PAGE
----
“I reassured him as best I could, I am happy to have arrived on this
particular evening and to witness this superstitious terror. I told
stories and almost succeeded in calming the group.”

“Near the fireplace slept an old dog, almost blind and mustached, sleeping with
his head between his paws, such a dog as reminds you of people you have

Outside, the raging storm beat against the little house, and
suddenly through a small pane of glass, a sort of peep-window placed
near the door, I saw in a brilliant flash of lightning a whole mass of
trees thrashed by the wind.

In spite of my efforts, I realized that terror was laying hold of
these people, and each time that I ceased to speak, all ears listened
for distant sounds. Annoyed at these foolish fears, I was about to
retire to my bed, when the old gamekeeper suddenly leaped from his
chair, seized his gun and stammered wildly: ‘There he is, there he is!
I hear him!’ The two women again sank upon their knees in the corner
and hid their faces, while the sons took up the axes. I was going to
try to pacify them once more, when the sleeping dog awakened suddenly
and, raising his head and stretching his neck, looked at the fire with
his dim eyes and uttered one of those mournful howls which make
travelers shudder in the darkness and solitude of the country. All eyes
were focused upon him now as he rose on his front feet, as though
haunted by a vision, and began to howl at something invisible, unknown,
and doubtless horrible, for he was bristling all over. The gamekeeper
with livid face cried: ‘He scents him! He scents him! He was there when
I killed him.’ The two women, terrified, began to wail in concert with
the dog.

In spite of myself, cold chills ran down my spine. This vision of the
animal at such a time and place, in the midst of these startled people,
was something frightful to witness.

Then for an hour the dog howled without stirring; he howled as though
in the anguish of a nightmare; and fear, horrible fear came over me.
Fear of what? How can I say? It was fear, and that is all I know.

We remained motionless and pale, expecting something awful to happen.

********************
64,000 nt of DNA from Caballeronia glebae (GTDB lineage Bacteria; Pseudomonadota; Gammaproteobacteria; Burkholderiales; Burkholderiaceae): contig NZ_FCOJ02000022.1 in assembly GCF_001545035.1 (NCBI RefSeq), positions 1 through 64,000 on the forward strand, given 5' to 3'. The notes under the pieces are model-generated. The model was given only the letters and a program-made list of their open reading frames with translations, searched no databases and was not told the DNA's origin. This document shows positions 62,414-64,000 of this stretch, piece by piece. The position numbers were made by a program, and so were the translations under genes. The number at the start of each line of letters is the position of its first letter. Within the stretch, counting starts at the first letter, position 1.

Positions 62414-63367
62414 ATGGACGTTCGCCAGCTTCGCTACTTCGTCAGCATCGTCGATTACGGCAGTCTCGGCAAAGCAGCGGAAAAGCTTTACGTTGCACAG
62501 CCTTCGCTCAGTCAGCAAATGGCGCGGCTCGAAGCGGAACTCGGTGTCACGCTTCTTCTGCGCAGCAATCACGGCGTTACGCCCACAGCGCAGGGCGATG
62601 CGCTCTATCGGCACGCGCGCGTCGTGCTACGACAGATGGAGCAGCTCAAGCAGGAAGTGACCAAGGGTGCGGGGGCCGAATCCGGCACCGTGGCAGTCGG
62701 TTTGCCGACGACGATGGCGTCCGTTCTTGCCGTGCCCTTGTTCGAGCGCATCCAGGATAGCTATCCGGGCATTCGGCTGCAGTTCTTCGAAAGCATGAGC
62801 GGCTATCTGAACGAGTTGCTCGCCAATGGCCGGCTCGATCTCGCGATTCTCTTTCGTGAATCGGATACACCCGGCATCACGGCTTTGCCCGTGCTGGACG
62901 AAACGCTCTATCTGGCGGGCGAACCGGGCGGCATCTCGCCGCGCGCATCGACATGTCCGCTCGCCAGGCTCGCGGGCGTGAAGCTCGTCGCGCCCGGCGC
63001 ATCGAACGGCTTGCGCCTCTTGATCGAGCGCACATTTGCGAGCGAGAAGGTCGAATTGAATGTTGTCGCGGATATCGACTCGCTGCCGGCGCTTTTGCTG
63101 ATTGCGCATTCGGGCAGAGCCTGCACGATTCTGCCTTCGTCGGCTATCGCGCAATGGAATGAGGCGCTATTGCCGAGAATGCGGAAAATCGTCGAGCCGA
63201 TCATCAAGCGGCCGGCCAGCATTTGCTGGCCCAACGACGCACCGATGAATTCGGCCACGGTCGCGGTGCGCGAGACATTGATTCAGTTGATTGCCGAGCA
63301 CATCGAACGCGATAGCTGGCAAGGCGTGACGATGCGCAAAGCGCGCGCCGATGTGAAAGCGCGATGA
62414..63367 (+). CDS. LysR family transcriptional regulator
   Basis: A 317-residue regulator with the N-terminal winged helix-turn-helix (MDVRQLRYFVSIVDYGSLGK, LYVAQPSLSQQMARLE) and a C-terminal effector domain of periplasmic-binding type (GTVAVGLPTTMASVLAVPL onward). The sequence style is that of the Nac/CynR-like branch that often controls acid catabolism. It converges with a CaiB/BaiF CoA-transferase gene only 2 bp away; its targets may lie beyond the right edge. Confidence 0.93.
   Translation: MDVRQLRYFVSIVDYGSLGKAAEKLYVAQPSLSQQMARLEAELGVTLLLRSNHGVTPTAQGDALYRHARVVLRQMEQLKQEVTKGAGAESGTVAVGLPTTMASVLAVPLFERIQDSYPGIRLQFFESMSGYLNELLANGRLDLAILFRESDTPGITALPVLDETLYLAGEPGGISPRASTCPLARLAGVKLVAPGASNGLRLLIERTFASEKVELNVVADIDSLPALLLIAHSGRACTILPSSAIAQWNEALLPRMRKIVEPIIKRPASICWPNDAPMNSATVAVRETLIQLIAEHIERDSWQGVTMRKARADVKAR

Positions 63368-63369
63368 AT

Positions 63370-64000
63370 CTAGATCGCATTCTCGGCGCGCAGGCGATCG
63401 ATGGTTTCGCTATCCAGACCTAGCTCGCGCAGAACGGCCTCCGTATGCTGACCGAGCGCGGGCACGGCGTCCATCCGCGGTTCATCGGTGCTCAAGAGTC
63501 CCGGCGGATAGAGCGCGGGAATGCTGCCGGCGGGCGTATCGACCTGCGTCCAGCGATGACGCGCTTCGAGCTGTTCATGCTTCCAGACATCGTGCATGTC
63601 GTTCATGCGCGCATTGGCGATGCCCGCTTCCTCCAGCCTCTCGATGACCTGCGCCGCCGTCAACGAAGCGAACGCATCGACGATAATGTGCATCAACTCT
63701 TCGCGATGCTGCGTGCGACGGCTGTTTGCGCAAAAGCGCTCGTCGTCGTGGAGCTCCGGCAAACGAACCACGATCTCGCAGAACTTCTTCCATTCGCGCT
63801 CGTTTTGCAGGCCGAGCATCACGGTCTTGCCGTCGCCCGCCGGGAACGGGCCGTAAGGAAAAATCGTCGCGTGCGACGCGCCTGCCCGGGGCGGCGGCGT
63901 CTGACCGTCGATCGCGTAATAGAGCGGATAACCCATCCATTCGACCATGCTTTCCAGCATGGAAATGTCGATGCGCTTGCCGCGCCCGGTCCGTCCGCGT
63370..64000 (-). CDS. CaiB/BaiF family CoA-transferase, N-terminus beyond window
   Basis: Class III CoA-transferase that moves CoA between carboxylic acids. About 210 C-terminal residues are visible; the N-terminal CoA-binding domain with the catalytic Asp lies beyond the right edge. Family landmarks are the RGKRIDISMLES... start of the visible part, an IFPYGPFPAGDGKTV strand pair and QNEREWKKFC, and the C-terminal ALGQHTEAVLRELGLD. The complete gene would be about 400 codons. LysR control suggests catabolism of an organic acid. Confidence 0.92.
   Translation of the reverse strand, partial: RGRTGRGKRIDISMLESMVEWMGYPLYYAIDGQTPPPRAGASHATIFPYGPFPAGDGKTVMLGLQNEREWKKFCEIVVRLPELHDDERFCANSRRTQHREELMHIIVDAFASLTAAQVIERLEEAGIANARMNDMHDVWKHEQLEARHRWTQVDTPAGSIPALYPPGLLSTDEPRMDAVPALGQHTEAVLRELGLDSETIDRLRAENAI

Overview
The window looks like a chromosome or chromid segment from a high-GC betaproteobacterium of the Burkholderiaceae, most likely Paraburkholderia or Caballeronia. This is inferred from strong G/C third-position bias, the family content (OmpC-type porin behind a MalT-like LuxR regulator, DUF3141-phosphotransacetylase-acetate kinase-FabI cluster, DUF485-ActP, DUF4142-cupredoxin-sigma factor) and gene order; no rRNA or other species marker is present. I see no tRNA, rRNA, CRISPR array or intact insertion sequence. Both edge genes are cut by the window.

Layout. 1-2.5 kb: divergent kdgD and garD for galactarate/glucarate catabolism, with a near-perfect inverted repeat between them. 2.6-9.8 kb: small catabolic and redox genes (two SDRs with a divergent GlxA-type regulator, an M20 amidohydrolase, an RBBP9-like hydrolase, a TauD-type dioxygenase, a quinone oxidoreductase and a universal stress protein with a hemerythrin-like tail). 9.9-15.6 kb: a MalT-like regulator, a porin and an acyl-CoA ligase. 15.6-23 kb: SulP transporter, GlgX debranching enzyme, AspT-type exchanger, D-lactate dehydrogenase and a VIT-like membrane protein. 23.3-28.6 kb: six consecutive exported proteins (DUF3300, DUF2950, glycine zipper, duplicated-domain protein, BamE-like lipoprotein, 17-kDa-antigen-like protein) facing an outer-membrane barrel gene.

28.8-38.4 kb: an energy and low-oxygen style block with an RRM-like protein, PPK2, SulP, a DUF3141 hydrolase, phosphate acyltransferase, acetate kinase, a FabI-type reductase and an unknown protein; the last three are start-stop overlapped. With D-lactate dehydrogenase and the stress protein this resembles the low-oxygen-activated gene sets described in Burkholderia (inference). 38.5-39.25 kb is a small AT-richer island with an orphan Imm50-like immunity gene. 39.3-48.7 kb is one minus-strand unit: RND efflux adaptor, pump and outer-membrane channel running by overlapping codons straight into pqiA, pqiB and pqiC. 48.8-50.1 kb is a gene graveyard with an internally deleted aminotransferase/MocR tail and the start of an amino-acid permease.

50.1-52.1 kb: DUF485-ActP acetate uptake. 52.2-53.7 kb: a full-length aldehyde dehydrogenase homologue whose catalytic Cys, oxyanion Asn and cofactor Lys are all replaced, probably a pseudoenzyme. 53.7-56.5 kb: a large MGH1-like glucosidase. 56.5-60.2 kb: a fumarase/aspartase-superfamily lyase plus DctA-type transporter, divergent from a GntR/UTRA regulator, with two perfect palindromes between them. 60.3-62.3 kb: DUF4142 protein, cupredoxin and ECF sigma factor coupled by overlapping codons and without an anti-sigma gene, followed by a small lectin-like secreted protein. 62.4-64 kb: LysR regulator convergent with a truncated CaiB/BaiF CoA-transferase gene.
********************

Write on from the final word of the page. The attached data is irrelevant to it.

Our ears were strained and our hearts beat loudly while the slightest
noise startled us. Then the beast began to walk around the room,
sniffing at the walls and growling constantly. His maneuvers were
driving us mad! Then the countryman, who had brought me thither, in a
paroxysm of rage, seized the dog, and carrying him to a door, which
opened into a small court, thrust him forth.

The noise was suppressed and we were left plunged in a silence still
more terrible. Then suddenly we all started. Some one was gliding along
the outside wall toward the forest; then he seemed to be feeling of the
door with a trembling hand; then for two minutes nothing was heard and
we almost lost our minds. Then he returned, still feeling along the
wall, and scratched lightly upon the door as a child might do with his
finger nails. Suddenly a face appeared behind the glass of the
peep-window, a white face with eyes shining like those of the cat
tribe. A sound was heard, an indistinct plaintive murmur.

Then there was a formidable burst of noise in the kitchen. The old
gamekeeper had fired and the two sons at once rushed forward and
barricaded the window with the great table, reinforcing it with the

“I swear to you that at the shock of the gun’s discharge, which I did
not expect, such an anguish laid hold of my heart, my soul, and my very
body that I felt myself about to fall, about to die from fear.”

“We remained there until dawn, unable to move, in short, seized by an
indescribable numbness of the brain.”

“No one dared to remove the barricade until a thin ray of sunlight
appeared through a crack in the back room.”

“At the base of the wall and under the window, we found the old dog
lying dead, his skull shattered by a ball.”

“He had escaped from the little court by digging a hole under a fence.”

The dark-visaged man became silent, then he added:

“And that night, however, I faced no danger, but I should rather again
pass through all the hours in which I have confronted the most terrible
perils than the one minute when that gun was discharged at the bearded
head in the window.”